6/15/2009

Chutes and Ladders

Fight This T-Rex wrote a blog post a while ago all about the fact that moral choices all kind of turn into economic transactions, which is oddly parallel to a quick comment in a post on Speaking Natalie that points out the same thing regarding the primary moral decision in Bioshock.

At some point later, I added to the pile with a rambling post about Tabula Rasa main characters, and how the unwillingness to assign personal characteristics to characters without the player's input turns “moral choice” into a ridiculous parody of actual choices.

Clearly, at least some people out there agree with me that this is a problem, but I don't see much of this opinion in most of the industry blogs that I read. Maybe it's been so well established that everybody takes it for granted, or there was a two-month flurry of posts on the subject (Like Braid reviews) that I just happened to be in the can for, and am now behind on my collective internet knowledge, but it seems unlikely.

I've already said my piece, so I won't shove it down your throat again, but I think the problem is that the ultimate creatives behind a game need to trust that a well written game will drive home the magnitude of a moral choice that you make. KotOR featured a bunch of items that could only equip if you were good, because they didn't want the game to be harder for someone playing as a light side Jedi, and they needed something to make up for all the extra money and experience you got if you were evil.

I can't tell if that sprung from a misunderstanding about how difficulty interacts with enjoyment, a misunderstanding about the IP of Star Wars in the first place, or a misunderstanding regarding the motivations for ethical behavior in the first place.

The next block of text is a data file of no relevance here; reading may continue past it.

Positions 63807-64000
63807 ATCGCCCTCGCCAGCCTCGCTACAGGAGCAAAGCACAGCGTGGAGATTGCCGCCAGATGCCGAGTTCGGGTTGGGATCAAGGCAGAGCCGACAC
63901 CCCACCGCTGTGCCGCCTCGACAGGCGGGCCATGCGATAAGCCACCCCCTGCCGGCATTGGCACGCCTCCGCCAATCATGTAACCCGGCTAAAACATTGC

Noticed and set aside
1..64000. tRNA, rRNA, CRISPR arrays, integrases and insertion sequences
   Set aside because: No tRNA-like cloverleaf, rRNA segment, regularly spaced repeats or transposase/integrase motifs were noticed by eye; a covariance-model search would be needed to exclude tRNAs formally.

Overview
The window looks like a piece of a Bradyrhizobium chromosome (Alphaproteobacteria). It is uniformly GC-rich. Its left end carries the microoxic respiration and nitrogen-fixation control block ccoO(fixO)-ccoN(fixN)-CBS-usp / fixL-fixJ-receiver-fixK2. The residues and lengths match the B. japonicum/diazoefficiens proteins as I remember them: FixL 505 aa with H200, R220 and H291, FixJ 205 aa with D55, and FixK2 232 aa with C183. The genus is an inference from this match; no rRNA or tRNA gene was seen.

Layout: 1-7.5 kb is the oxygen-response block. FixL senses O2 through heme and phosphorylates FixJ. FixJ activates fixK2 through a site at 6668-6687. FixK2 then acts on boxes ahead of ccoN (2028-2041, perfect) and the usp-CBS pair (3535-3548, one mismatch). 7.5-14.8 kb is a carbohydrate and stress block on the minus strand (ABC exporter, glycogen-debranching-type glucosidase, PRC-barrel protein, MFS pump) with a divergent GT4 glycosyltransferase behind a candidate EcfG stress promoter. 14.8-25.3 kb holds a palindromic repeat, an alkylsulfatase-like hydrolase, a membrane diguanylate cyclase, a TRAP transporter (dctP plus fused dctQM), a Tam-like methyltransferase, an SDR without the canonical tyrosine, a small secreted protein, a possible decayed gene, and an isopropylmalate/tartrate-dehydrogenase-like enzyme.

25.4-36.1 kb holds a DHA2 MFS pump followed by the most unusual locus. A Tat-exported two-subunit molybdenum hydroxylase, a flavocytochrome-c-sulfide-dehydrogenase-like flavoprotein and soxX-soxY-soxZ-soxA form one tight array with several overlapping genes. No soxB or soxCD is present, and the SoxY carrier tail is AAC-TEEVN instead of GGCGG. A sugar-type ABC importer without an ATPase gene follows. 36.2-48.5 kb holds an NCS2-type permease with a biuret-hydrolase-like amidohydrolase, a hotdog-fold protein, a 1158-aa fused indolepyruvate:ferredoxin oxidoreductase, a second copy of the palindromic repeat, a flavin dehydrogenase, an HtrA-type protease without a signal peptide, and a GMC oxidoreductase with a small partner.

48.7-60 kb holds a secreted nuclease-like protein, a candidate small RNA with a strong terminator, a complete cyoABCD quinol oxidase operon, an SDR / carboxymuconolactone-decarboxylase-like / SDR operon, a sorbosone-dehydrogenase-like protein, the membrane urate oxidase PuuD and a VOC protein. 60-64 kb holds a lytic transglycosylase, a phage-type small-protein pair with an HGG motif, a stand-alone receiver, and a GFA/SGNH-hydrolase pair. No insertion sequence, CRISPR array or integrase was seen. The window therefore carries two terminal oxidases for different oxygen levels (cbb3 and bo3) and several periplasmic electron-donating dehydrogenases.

Maybe it's just because it intersects with something I already feel strongly about, but I can't help but be suspicious that it's at least partially the last one. Why does a fictional character engage in ethical behavior? (The “What is ethical behavior?” discussion is for another time)

I see three main reasons why characters in the media engage in ethical behavior, and quite frankly, I haven't been satisfied with any of them for a long time.

1. For personal gain: Rarely is this ever particularly overt, but in a game like KotOR or Fallout 3, your character only has the personality that you give him/her. If you make a moral choice because you think the rewards are better if you do the right thing, isn't that just engaging in ethical behavior for personal gain? It's rarely ever addressed as such, and when doing the right thing for personal gain is addressed in games, books, movies, or television, it's usually painted in a negative light, but when it's not explicitly addressed, it just sort of hangs there, and the implicit message is carries varies from just “Don't worry, life is fair, we proimse” to “Why you do something doesn't matter”, neither of which I can make myself endorse.

2. To avoid punishment: This is great for “Dora the Explorer”, but it's also pretty much the only motivating factor in ethical behavior in any sitcom ever. The “Aww...” moment at the end of every sitcom you've ever seen is based on the bumbling husband wanting to do something nice for his wife so she stops being angry at him because of the stupid thing he did at the beginning of the episode. Not to mention the fact that it seems to do a decent job of describing the childish understanding of Christianity that only exists in the heads of nut jobs, its detractors, and the mainstream media, but that's another issue for another post.